Runaway West End and Broadway hit Once The Musical focuses on the passionate love experienced by two musicians, not only for their craft but also for one another. A new touring production will next month be casting its spell over Midlands theatre-goers. What’s On met up with the stars of the show...

Based on the 2006 cult feature film of the same name, Once is about two lost souls - a Dublin street busker and a Czech musician - who unexpectedly fall in love. The musical follows the pair’s lives over a period of five days.

Once’s Celtic folk music and lyrics - written by the stars of the film, Glen Hansard and Markéta Irglová - have won Grammy, Academy and Olivier awards. Complete with a book by award-winning Irish playwright and screenwriter Enda Walsh, Once also took home the coveted Tony Award for best musical in 2012. 
So what has made this heartwarming show such a resounding success?

“I think it’s a combination,” says Emma Lucia, one of the stars of the touring production that’s next month visiting the Midlands. “The storyline itself is so naturalistic - so much so that it appeals to all kinds of people of all ages and backgrounds. But also it’s the fact that all of the music is played by the actors on stage. It’s very unique in that sense.”

“The story itself is definitely something everyone can connect to,” adds Emma’s co-star, Daniel Healy. “We’ve all had those crossroads moments in life, those real chances or decisions that people often look back on and wish they’d dealt with differently. Once is about that kind of moment. It’s a real urban fairytale: it's got great music with an Irish connection, a genuine story about love and loss, and a narrative about dreams coming true.”

Dan has been involved with the show for many years and feels a real affinity with his character, Guy: “I might have picked up a few tips being in the West End cast! I understudied the lead in that, so I’ve seen many different incarnations. But I can honestly say that this is the best cast there’s been out of all of the versions I’ve seen or been involved with - and that’s not including myself, by the way! This cast is so bloody talented! Everyone involved in Once is a joy to be around, and I think the audience will feel that reflected in the show.

“Guy is a really great part that everyone can bring their own take to because he is so relatable. I would say that he’s really the closest character to myself that I’ve ever played. I’m a singer-songwriter who busked for years when I was young, so there are elements of Guy that I’m so connected to. Just like Emma, I saw the show and realised that was the part I was meant to play. But at the time in my life I first auditioned for the Broadway show and was then an understudy in the West End, I do think I was too young. So it was the right decision to wait until now to take the lead. The cool thing about Guy is that he is the ‘any man’ or ‘everyman’ - and now I’ve seen so many different versions of him, I can really make the part my own. The character in himself is almost nondescript, as it’s the pain and the journey in Once that’s perhaps more important. He’s like a blank canvas.”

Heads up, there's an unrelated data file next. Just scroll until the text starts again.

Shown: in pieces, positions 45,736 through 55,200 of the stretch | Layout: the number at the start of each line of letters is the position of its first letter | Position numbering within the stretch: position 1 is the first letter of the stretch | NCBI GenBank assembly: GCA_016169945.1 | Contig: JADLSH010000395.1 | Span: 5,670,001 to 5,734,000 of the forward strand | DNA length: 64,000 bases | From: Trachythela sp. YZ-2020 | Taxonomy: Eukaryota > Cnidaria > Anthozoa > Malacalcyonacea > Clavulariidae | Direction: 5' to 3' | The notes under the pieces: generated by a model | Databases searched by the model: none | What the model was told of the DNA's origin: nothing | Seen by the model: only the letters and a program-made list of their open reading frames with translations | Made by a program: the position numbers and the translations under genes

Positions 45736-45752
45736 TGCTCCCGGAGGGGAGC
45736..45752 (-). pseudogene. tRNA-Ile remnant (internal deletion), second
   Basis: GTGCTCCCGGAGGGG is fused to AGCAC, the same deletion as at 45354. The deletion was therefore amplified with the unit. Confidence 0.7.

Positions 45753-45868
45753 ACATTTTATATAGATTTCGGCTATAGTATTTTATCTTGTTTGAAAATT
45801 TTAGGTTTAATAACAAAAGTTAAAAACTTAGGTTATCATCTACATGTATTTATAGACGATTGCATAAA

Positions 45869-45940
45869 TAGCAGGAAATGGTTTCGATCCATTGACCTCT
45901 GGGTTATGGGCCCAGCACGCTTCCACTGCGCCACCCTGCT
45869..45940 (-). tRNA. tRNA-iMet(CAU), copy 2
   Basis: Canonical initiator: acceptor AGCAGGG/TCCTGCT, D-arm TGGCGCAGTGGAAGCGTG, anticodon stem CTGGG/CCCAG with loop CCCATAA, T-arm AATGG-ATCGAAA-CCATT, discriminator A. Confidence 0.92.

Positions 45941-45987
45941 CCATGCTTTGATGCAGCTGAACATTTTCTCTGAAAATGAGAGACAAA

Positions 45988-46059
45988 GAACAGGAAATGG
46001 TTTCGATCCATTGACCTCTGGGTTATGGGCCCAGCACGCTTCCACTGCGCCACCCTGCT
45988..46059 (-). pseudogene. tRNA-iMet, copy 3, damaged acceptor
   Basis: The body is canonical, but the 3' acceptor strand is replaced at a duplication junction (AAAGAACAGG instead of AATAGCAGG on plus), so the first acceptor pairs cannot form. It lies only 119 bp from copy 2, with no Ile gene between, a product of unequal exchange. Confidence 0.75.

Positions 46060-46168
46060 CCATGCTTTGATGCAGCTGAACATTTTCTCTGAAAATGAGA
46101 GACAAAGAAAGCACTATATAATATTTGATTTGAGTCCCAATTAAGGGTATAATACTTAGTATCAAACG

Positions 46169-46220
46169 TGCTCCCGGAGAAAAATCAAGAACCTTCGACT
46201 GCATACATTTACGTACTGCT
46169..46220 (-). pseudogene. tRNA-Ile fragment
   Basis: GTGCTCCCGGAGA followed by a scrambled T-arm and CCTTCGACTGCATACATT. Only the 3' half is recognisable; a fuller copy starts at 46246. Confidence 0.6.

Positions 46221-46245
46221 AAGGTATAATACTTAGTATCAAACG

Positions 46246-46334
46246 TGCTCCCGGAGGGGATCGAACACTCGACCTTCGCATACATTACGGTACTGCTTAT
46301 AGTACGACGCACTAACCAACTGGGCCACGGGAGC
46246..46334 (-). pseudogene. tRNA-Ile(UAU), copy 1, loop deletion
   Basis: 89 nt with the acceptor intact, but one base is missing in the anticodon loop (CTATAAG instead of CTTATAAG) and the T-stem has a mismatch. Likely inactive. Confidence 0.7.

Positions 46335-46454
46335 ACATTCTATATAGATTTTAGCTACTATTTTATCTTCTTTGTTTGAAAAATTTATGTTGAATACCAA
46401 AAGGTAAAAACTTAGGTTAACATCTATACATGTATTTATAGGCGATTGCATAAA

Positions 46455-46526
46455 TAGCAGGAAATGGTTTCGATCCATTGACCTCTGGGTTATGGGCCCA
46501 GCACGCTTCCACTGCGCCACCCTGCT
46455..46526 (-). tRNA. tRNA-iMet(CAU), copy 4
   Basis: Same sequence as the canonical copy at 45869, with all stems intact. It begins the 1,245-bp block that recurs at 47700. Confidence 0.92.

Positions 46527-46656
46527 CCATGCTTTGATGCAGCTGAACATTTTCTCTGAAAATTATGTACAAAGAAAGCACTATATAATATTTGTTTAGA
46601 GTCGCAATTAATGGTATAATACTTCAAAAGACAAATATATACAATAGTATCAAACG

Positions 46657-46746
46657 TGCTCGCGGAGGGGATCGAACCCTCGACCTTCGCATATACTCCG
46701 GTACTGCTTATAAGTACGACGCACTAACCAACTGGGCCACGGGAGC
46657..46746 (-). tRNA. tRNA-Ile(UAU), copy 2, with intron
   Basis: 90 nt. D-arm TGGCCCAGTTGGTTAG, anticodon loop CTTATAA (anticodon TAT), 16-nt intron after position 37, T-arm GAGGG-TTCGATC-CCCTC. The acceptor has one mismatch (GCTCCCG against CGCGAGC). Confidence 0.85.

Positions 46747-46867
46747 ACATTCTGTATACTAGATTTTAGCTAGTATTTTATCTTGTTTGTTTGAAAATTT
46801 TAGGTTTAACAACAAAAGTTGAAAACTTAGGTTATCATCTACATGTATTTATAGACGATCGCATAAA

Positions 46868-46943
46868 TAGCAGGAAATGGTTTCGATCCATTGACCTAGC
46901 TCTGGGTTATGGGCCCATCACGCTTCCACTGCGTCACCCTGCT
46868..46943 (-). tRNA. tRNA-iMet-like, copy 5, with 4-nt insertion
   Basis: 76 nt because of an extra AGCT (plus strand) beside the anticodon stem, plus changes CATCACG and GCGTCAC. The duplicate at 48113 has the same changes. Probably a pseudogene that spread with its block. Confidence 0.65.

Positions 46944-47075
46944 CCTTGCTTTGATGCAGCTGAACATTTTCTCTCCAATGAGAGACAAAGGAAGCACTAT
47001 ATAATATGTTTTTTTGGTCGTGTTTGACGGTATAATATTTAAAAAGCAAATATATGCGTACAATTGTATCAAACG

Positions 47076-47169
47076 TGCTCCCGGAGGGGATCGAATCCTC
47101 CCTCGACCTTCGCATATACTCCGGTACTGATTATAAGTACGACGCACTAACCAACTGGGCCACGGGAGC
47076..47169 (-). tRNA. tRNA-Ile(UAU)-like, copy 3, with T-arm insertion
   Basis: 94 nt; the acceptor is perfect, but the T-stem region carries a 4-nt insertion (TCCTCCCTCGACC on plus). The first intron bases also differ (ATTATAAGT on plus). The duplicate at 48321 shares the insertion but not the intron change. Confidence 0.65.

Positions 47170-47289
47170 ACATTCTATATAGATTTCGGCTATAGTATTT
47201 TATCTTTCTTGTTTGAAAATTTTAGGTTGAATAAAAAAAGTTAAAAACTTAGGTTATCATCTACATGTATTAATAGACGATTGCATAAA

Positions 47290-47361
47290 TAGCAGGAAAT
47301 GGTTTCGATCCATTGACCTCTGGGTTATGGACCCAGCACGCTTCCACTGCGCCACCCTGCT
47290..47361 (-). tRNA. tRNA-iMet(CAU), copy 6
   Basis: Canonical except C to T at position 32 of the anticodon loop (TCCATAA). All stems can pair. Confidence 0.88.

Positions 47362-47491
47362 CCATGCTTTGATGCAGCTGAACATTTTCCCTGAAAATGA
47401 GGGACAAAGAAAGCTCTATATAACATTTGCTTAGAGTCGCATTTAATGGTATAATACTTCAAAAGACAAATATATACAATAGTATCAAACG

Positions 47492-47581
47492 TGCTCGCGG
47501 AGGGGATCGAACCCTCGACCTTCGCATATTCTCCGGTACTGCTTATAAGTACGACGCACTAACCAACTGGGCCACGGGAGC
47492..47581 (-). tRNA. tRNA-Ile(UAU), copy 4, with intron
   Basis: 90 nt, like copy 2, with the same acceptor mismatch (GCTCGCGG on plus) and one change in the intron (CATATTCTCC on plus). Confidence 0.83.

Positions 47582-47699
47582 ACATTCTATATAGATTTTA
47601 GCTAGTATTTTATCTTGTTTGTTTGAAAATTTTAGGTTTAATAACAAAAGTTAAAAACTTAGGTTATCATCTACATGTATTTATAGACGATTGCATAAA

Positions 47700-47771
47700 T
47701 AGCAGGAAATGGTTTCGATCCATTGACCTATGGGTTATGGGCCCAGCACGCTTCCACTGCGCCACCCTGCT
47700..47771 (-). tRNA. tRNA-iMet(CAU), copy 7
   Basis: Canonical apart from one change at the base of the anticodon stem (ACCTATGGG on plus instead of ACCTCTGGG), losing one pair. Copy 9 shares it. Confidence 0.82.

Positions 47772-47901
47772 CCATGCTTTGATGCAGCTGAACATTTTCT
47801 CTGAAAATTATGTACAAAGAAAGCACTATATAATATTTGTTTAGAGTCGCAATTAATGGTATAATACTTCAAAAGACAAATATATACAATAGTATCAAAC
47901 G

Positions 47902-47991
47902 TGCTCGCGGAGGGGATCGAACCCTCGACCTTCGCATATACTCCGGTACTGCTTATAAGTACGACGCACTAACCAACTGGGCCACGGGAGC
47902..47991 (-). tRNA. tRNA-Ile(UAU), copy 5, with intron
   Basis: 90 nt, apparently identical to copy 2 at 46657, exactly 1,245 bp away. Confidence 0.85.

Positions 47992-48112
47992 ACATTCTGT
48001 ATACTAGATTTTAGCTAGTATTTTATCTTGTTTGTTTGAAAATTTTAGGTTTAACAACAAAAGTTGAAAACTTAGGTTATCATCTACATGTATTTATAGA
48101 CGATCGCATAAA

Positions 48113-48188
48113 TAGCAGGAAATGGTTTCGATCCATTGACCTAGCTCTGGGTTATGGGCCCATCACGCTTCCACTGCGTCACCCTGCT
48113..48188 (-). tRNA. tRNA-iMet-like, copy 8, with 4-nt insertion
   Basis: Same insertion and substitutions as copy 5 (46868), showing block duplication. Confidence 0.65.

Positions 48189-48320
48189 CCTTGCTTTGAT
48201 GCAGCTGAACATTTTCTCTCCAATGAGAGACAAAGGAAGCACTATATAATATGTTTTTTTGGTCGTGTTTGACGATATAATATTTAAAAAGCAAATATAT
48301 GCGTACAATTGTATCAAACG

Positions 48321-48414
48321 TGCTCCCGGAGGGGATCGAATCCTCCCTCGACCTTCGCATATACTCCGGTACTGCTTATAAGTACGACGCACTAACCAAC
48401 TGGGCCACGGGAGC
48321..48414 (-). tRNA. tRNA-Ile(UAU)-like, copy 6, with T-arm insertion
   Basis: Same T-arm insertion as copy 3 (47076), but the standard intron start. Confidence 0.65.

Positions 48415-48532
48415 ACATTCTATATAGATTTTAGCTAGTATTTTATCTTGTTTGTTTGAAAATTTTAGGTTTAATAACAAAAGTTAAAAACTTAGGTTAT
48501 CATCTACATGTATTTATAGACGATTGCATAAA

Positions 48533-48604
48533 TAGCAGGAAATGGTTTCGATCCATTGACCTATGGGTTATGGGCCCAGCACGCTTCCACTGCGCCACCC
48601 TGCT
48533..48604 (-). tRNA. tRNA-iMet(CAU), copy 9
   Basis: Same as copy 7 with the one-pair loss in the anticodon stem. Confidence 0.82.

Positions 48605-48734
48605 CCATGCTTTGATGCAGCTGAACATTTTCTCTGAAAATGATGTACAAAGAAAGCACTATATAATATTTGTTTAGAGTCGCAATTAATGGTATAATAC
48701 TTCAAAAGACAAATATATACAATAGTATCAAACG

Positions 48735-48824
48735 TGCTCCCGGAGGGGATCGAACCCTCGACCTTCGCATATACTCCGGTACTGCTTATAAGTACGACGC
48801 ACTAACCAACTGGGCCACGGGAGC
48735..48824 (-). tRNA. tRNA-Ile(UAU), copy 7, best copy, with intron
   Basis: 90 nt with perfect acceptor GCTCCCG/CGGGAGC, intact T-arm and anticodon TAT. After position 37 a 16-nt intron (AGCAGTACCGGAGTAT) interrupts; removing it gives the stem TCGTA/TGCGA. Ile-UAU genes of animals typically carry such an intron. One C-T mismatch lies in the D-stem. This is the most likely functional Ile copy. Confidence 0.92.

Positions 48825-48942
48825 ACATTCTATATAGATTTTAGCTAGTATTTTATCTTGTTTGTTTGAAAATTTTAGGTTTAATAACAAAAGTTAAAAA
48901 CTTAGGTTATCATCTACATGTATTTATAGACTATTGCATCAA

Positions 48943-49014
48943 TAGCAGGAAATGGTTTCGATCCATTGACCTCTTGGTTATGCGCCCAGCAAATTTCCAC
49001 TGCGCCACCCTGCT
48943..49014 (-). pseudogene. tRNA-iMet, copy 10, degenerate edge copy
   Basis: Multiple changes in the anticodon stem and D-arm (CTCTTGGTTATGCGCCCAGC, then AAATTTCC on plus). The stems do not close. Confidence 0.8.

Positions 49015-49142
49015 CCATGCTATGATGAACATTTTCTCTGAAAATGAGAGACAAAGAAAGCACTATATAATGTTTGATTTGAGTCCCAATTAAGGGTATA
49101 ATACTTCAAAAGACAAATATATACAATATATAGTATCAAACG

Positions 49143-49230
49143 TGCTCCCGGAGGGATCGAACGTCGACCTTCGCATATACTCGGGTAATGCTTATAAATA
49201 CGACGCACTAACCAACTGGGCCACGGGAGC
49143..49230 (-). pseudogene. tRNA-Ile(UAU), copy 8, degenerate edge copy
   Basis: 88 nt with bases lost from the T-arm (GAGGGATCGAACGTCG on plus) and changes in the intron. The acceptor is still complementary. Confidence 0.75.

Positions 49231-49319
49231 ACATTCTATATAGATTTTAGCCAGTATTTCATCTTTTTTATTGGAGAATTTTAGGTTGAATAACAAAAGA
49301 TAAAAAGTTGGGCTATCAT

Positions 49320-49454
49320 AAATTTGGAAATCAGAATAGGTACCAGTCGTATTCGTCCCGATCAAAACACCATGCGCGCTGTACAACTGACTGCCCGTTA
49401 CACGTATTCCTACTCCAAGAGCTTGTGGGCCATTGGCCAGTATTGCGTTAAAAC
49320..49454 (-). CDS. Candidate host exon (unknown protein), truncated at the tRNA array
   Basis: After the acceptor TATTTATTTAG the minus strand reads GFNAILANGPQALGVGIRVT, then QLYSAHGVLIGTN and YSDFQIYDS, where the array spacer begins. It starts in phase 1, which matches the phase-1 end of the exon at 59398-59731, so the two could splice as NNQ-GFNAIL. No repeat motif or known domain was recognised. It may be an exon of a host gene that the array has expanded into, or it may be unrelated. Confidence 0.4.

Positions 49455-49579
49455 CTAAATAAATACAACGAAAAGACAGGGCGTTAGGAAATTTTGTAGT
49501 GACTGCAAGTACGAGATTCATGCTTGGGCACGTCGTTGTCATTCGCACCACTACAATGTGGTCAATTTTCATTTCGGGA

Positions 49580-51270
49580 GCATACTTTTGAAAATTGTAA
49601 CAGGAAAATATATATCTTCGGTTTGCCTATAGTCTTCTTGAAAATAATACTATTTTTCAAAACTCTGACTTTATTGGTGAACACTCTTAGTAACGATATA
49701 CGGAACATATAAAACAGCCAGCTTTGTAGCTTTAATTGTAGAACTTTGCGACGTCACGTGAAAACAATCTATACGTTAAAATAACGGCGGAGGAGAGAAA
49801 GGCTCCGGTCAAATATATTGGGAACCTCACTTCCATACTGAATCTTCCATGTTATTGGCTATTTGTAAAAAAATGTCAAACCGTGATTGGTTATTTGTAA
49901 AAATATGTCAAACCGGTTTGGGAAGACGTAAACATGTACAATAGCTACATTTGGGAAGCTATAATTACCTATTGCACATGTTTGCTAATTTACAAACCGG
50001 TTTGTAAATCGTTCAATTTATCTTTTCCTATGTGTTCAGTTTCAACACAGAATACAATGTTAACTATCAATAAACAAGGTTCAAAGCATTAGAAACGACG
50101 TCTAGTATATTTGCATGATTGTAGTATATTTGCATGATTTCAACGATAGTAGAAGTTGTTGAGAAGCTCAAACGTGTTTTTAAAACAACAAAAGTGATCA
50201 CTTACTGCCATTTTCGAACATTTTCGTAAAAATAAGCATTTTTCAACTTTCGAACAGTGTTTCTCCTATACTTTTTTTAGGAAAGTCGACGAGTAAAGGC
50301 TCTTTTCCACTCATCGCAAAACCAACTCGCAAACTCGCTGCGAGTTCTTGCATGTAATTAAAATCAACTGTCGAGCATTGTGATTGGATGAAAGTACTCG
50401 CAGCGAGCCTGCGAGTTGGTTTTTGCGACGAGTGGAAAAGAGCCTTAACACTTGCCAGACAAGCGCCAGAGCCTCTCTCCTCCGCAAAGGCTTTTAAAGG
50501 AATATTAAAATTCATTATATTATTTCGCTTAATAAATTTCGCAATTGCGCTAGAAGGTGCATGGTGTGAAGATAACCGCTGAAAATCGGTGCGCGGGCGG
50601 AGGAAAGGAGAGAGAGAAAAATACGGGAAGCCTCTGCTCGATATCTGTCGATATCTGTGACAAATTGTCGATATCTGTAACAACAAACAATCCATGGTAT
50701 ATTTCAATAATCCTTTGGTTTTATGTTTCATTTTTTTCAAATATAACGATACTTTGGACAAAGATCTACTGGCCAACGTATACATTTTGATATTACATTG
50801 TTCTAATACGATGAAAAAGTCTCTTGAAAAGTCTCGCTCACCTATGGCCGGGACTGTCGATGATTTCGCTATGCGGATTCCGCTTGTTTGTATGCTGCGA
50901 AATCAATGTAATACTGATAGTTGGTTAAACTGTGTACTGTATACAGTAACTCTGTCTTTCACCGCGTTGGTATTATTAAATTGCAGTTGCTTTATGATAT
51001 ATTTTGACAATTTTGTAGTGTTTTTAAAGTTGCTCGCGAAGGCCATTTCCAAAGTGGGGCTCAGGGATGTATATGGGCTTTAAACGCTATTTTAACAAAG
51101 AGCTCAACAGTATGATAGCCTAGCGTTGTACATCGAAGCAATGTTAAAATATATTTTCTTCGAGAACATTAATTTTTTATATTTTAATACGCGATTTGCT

With a background both as an actor and a musician (but very separately), Dan doesn’t consider himself the typical musical theatre performer: “I come from my acting and my singer-songwriter background above anything else, so I’ve had a real dual career in that way. I’ve managed to play music at quite a high level and be in West End plays, so I’m very lucky in that sense. What I think is great about Once is that it attracts people on both sides of the coin: whether you’re a massive musical theatre fan or prefer plays, Once is a show you’ll want to see. Moderate and hardcore theatre-goers and musical theatre lovers alike will be captivated by it. Guy is literally my dream role. The part could’ve been written for me in a sense, because of my Celtic upbringing and being an actor/musician.”